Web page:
Cannonball Read IV

A bunch of Pajibans reading and reviewing and honoring AlabamaPink.

BanannerPants’s #CBR4 Review #7: The Fault In Our Stars by John Green

     I am the only person on the planet who did not like this book. I’ve talked to others who have read this book, and I felt a little differently than the other people . I wasn’t as completely overcome. I didn’t fall in love with it, or whatever positive emotion others had.  It’s actually been months since I’ve read it. I put off reviewing it because I knew I was the only person who didn’t like it. I’m not saying it was all bad; it just wasn’t for me. There was terminal cancer and love and teenagers. Only one of these things interests me, and even then terminal cancer can only hold my attention for so long. Eventually I need it to hold up to its name and end.

It was sad, but dumb. I may be the only one who thinks this, but I’m not backing down from it. Too many things were coincidences and too many things could only happen in a fantasy world. Sure, a fantasy world filled with terminal cancer, but still. Fake make-a-wish foundations and trips to meet reclusive authors are part of a fantasy world. Also, really sweet teenage boys are part of a fantasy world.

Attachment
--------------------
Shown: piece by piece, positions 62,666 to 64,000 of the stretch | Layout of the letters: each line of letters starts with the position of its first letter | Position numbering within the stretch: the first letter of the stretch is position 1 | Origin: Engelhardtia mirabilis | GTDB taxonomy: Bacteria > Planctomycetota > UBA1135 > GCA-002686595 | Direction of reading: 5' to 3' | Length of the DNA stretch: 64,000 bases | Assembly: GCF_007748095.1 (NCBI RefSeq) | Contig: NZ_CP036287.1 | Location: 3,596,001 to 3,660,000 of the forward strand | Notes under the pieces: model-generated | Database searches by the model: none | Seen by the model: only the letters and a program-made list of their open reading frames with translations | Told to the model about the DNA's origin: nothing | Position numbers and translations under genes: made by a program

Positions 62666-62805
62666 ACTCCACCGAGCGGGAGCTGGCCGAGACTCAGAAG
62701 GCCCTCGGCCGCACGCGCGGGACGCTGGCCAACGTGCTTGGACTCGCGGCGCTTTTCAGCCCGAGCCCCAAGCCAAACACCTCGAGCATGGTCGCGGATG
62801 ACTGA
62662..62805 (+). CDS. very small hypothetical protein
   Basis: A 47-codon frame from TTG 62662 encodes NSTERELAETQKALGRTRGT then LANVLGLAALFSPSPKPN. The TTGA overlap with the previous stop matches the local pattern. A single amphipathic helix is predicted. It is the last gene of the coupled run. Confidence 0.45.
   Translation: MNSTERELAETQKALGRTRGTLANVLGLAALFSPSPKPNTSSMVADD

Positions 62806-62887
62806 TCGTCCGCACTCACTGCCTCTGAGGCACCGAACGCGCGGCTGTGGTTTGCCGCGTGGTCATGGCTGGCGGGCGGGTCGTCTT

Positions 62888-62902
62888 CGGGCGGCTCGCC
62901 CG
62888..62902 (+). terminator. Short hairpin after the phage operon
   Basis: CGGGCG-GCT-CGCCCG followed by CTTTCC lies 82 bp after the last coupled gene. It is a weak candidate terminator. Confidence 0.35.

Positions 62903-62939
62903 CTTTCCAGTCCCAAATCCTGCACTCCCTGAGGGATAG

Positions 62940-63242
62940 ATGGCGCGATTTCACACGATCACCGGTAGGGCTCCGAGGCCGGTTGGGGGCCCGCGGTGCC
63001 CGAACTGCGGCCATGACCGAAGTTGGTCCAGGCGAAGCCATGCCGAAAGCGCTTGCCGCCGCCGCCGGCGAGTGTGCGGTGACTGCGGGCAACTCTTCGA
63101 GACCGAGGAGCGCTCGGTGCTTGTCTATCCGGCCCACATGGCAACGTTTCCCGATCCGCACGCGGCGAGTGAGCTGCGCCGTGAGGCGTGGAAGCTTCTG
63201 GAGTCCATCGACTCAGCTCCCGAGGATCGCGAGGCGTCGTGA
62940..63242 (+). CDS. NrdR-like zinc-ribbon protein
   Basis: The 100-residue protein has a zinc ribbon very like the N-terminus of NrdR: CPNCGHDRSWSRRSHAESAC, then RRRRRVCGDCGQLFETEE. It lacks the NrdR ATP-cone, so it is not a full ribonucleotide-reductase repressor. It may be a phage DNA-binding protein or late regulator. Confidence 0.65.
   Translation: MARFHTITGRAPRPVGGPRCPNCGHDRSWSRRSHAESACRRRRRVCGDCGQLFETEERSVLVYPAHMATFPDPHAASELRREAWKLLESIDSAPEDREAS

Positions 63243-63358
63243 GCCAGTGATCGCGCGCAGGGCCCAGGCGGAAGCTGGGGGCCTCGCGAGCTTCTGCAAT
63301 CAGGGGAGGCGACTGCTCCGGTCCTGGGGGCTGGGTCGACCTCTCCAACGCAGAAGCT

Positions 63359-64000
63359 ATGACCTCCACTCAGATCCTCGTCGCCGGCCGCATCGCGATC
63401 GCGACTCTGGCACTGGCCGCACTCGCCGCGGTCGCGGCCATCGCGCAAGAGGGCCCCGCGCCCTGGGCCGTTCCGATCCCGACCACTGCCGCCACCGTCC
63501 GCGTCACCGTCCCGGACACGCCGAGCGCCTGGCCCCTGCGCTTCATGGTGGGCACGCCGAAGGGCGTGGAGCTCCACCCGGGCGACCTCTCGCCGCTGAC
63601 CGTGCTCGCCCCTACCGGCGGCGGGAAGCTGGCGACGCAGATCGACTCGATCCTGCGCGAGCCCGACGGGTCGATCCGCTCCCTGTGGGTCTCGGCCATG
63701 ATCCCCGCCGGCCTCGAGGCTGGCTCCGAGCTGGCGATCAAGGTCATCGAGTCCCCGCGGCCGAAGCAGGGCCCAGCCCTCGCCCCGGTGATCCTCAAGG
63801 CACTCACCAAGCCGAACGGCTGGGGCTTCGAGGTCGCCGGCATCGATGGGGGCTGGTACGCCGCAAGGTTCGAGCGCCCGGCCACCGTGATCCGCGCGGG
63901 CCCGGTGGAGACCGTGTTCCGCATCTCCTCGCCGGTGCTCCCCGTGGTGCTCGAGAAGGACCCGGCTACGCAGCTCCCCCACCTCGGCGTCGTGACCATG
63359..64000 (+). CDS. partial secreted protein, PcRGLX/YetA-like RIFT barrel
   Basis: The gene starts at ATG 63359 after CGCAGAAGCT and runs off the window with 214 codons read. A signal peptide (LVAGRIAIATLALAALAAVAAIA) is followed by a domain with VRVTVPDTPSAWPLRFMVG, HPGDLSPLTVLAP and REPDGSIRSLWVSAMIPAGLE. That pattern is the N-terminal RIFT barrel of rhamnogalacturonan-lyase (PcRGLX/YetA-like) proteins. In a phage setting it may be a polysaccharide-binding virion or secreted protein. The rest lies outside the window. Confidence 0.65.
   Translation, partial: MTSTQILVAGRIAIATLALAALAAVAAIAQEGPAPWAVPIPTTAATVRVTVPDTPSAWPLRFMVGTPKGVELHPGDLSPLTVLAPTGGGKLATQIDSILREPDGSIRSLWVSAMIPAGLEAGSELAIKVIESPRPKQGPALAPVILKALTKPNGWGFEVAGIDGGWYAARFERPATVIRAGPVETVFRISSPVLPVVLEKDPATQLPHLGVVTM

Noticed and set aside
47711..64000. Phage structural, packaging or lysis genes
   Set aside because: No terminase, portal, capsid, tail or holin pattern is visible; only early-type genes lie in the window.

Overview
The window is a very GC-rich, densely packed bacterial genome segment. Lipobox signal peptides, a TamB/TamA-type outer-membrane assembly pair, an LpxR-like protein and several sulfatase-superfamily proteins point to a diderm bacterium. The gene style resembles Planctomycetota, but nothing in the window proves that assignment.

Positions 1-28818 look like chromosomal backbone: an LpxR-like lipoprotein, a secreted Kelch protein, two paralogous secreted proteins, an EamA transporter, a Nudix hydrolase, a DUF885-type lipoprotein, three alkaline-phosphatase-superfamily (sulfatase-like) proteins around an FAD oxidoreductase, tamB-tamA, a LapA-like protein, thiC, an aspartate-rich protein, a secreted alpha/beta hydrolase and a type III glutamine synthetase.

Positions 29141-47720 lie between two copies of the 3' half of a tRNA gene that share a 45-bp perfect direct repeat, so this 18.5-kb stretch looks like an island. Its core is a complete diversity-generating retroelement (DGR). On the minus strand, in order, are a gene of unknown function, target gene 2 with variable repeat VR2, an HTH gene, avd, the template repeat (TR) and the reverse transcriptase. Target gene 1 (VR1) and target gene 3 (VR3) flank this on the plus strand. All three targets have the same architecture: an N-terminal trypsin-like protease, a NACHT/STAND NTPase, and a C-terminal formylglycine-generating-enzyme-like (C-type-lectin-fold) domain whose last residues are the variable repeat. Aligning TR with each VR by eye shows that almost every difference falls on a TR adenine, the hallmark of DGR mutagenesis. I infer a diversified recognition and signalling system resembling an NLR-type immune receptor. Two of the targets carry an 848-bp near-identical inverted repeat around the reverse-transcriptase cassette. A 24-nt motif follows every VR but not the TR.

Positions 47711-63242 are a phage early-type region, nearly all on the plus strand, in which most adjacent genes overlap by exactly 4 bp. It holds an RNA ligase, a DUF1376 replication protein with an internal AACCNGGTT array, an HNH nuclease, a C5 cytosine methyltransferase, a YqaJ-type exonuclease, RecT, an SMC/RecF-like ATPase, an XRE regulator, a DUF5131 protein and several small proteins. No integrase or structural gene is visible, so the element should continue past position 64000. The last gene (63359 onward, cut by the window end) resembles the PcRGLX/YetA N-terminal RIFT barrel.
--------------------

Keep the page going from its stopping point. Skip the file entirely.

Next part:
There were parts of it I liked. Mostly the words John Green uses and the way in which he uses them. It is a nice, easy, pleasant read. I didn’t have to flip to an index or keep a dictionary next to me to understand it. It’s very accessible. Oh, that’s because it’s for teenagers. Right. I’m not its target audience so I should stop shitting all over it. It was fine.

I know we were supposed to care about all of these people so much. It was a book full of empathetic characters; we’re supposed to root for all of them and hope beyond all hope that a cure for everything is found and they all get to survive forever. Of course, they can’t. They just can’t and I think we’re supposed to be completely devastated at this realization, but we’re naive if we are. It’s not a support group for the common cold and sore throats. It’s a support group for kids with terminal cancer. We’re being setup for heartbreak; you have to really deliver serious heartbreak.

I just didn’t care for it. Also, I’m a bit of a cynic. I do like its title though. It’s fun to say.

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